B2B Leaders Say Content Spurs Buying Processes. But What Content Turns Them Off?

March 13, 2019

Content remains one of the most effective ways of initiating the buyer’s journey. Indeed, almost half (48%) of the more than 200 B2B marketing leaders who took part in a survey by PathFactory and Heinz Marketing said that their company’s buying process was initiated by someone on their team coming across a prospective company’s content they found interesting.

In terms of acting as a catalyst to the buyers’ journey, discovering interesting content was second only to someone vocalizing a pain point or challenge that needs to be addressed (61%). It’s often the function of content to address these pain points. However, close to half (48%) of the survey’s respondents said that one of the biggest issues they have with the content they receive is that it isn’t relevant to their pain points or challenges.

It’s true that content marketers experience challenges when it comes to procuring and utilizing their marketing data in order to tell the right stories. So what other challenges do marketing leaders experience with content?

B2B marketing leaders certainly hold strong views about the content that is aimed at them. Half (51%) of the marketing professions surveyed said that the content they receive is too fluffy and jargony. Not only that, 41% said that they had issues with content not being relevant to their company, and only 38% of respondents said that the types of content they receive are very relevant. This has not gone unnoticed by CMOs as a whole, who list creating relevant and engaging content as one of the concerns keeping them up at night.

Slightly more than one-third (35%) of respondents, meanwhile, said that one of their biggest issues with content was that it wasn’t personalized to where they are in the buying process. This may speak to the difficulties in personalizing content at scale: while marketers recognize the importance of personalization, research from Adobe has found that some of the biggest barriers to creating personalized content are time, cost and the inability to connect data to creative.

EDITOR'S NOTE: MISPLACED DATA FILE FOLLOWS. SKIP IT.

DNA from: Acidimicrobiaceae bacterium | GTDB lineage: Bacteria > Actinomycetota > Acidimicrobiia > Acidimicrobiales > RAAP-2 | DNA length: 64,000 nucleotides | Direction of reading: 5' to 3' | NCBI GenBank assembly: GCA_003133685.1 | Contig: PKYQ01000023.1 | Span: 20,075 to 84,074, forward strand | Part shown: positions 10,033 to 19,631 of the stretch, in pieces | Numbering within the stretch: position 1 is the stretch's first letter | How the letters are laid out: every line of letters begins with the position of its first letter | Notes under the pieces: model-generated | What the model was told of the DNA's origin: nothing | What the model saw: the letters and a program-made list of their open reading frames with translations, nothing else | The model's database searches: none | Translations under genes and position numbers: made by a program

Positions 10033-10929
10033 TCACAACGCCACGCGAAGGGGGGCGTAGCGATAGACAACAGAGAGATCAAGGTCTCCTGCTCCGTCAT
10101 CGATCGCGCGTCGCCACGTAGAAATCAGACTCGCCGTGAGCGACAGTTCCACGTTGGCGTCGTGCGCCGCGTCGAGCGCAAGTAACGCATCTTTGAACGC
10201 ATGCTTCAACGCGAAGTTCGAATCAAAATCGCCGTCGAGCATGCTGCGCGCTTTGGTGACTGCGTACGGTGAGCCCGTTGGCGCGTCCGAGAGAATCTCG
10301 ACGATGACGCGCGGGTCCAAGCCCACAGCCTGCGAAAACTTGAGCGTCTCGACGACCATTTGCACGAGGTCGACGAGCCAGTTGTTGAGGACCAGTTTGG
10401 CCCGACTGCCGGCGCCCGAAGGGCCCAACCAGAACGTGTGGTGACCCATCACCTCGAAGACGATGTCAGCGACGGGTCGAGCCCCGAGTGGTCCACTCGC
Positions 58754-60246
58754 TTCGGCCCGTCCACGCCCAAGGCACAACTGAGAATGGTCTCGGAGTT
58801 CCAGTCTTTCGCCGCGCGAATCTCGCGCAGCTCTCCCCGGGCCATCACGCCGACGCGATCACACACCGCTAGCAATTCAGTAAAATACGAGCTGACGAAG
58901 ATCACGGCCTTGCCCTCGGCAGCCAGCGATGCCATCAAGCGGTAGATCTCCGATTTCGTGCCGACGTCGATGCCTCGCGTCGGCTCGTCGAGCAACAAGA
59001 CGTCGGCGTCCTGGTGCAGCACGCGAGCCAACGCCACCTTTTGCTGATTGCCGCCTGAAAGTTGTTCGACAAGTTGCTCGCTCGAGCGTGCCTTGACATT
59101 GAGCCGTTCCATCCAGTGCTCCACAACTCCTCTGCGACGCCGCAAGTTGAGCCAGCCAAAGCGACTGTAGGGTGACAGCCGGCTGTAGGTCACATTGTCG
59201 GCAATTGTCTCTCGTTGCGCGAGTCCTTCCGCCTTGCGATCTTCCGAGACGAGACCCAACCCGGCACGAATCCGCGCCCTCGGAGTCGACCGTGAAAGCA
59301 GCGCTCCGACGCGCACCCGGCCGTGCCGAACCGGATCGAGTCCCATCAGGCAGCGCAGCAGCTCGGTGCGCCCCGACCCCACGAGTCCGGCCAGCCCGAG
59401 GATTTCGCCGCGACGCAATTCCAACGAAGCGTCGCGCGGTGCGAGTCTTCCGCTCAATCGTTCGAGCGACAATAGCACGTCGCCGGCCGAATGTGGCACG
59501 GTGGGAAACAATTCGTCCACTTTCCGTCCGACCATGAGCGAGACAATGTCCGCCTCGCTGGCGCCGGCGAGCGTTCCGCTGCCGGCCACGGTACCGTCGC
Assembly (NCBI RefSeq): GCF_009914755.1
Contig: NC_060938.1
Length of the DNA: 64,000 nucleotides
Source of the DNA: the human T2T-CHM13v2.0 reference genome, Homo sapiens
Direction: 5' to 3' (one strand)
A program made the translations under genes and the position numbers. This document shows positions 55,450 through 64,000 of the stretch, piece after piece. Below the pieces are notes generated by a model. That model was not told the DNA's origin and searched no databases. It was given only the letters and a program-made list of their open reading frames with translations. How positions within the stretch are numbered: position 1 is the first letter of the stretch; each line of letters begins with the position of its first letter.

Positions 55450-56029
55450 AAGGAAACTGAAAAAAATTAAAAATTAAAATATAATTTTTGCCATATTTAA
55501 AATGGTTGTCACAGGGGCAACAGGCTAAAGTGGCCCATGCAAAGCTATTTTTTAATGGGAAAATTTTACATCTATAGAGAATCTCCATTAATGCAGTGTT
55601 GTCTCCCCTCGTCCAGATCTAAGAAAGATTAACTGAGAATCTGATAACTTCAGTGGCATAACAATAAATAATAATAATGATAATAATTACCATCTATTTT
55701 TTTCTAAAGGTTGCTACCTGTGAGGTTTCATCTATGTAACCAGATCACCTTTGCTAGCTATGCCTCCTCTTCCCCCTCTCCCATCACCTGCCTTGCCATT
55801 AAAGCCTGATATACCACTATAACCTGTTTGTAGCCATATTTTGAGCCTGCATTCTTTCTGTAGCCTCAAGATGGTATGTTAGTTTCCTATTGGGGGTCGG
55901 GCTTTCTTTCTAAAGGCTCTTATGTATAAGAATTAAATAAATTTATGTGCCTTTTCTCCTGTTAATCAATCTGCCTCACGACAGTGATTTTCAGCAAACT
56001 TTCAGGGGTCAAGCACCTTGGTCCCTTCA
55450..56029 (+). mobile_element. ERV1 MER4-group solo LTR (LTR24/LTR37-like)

Despite Grumbles, Content Often Starts the Buying Process

An overwhelming majority of marketing professionals believe that a vendor’s content plays either an important (51%) or very important (41%) role in their decision-making process. But before they get to the decision-making stage of their buyer journey, how do companies begin their process?

About six in 10 (58%) respondents said they have members of their team conduct research. Another 52% said they read analyst reports about prospective solutions. A previous study suggested that about half of B2B marketers are spending more time researching before they make a purchase. The same study also revealed that almost three-quarters (72%) collected information on pricing, while two-thirds developed a shortlist of providers within the first three months of their buying process.

Other ways respondents to this latest survey started their buying process included having others on their team go on discovery calls (48%), conducting a formal cost-benefit analysis (45%) and conducting interviews with current customers to gauge where their interests lie (30%).

Digital Preferred Over Print

In the age of digital technology, it should come as no surprise that 41% of marketing professionals said they prefer to engage with a prospective company’s content digitally, with another 47% saying they prefer an equal mix of digital and physical. Only 12% said they prefer to engage with marketing content physically.

Reports from third-party analysts are considered the most reliable by 56% of respondents. Just about the same percentage of marketing professionals turn to research reports (52%) or vendor websites (52%) when looking for reliable information on a company. Another half (50%) rely on third-party review sites for that information.

About the Data: Data for the report was compiled from survey responses of 204 marketing professionals all with upper management titles ranging from VP, Senior Director or C-Suite with decision-making authority.

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